In general, drug therapy offers effective treatment.


Avoiding triggers, adhering to medical treatment, and controlling stress can help ward off some cluster headaches.



American Council for Headache Education (ACHE). 19 Mantua Road, Mt. Royal, NJ 08061. (800) 255-2243.
National Headache Foundation. 428 W. St. James Place, Chicago, IL 60614. (800) 843-2256.

Key terms

Biological clock — A synonym for the body's circadian rhythm, the natural biological variations that occur over the course of a day.
Migraine headache — An intense throbbing pain that occurs on one or both sides of the head. The headache is usually accompanied by other symptoms, such as nausea, vomiting, and aversion to light.
Prophylactic — Referring to treatment that prevents symptoms from occurring.
Tension-type headache — A dull pain that seems to exert pressure on the head; the most common form of headache.


pain in the head; see also migraine. One of the most common ailments of humans, it is a symptom rather than a disorder in itself; it accompanies many diseases and conditions, including emotional distress. Although recurring headache may be an early sign of serious organic disease, relatively few headaches are caused by disease-induced structural changes. Most result from vasodilation of blood vessels in tissues surrounding the brain, or from tension in the neck and scalp muscles.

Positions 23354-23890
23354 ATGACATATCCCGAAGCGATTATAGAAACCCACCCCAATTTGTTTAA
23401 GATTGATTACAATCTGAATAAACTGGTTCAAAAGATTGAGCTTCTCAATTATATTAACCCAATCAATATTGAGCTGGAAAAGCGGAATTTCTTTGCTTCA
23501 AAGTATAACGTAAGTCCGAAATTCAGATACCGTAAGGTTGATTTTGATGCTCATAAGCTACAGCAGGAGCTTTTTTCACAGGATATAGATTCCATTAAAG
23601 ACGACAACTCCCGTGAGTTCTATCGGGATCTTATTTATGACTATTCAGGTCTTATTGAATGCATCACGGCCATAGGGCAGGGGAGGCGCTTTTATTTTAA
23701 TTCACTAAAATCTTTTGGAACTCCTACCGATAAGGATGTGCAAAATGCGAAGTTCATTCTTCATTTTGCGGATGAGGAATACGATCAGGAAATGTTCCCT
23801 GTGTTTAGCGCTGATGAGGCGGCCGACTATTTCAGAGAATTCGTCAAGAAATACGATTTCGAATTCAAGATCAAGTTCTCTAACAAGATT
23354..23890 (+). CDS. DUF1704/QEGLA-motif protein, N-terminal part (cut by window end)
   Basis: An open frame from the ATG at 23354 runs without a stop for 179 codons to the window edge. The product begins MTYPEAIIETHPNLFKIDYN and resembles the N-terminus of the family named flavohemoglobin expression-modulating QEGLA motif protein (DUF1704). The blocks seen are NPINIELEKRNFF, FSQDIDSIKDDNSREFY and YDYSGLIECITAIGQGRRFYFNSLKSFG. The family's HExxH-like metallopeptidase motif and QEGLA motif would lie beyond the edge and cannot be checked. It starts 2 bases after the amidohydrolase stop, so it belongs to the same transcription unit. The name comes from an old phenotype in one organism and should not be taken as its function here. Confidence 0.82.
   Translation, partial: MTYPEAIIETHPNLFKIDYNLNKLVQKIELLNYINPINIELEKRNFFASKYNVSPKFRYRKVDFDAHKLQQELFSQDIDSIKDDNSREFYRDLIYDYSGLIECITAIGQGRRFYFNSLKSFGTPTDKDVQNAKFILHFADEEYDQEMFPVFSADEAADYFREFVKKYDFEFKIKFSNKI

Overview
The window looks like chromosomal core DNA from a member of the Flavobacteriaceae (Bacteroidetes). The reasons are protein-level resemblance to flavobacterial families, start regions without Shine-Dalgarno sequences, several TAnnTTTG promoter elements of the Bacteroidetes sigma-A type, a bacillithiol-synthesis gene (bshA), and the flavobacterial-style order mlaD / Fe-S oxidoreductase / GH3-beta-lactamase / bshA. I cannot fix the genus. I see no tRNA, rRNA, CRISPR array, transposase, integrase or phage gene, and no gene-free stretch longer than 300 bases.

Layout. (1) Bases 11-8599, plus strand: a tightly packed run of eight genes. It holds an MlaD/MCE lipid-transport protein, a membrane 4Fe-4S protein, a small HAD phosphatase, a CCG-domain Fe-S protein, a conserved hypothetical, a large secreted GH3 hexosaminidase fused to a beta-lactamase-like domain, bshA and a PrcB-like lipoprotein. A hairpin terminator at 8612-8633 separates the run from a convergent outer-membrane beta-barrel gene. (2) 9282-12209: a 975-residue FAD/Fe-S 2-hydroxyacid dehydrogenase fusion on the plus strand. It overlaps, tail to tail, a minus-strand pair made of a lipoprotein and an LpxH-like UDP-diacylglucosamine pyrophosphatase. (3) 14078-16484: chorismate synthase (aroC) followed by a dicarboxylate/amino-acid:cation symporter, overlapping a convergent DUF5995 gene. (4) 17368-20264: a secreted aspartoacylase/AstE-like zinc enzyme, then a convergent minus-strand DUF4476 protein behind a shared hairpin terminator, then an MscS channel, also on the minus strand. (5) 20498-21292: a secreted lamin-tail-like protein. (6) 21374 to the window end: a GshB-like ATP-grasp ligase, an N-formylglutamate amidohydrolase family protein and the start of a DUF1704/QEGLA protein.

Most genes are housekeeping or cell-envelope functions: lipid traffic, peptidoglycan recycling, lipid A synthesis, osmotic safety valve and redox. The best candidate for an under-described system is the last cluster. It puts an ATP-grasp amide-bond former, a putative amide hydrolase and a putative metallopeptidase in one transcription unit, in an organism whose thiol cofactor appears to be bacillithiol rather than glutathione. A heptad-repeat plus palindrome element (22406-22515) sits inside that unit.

Immediate attention by a health care provider is indicated when (1) a severe headache comes on suddenly without apparent cause; (2) there are accompanying symptoms of neurological abnormality, for example, blurring of vision, mental confusion, loss of mental acuity or consciousness, motor dysfunction, or sensory loss; or (3) the headache is highly localized, as behind the eye or near the ear, or in one location in the head. Fever and stiffness of the neck accompanying the headache may indicate meningitis.
cluster headache a migraine-like disorder marked by attacks of unilateral intense pain over the eye and forehead, with flushing and watering of the eyes and nose; attacks last about an hour and occur in clusters.
exertional headache one occurring after exercise.
histamine headache cluster headache.
lumbar puncture headache headache in the erect position, and relieved by recumbency, following lumbar puncture, due to lowering of intracranial pressure by leakage of cerebrospinal fluid through the needle tract.
migraine headache migraine.
organic headache headache due to intracranial disease or other organic disease.
tension headache a type due to prolonged overwork or emotional strain, or both, affecting especially the occipital region.
toxic headache headache due to systemic poisoning or associated with illness.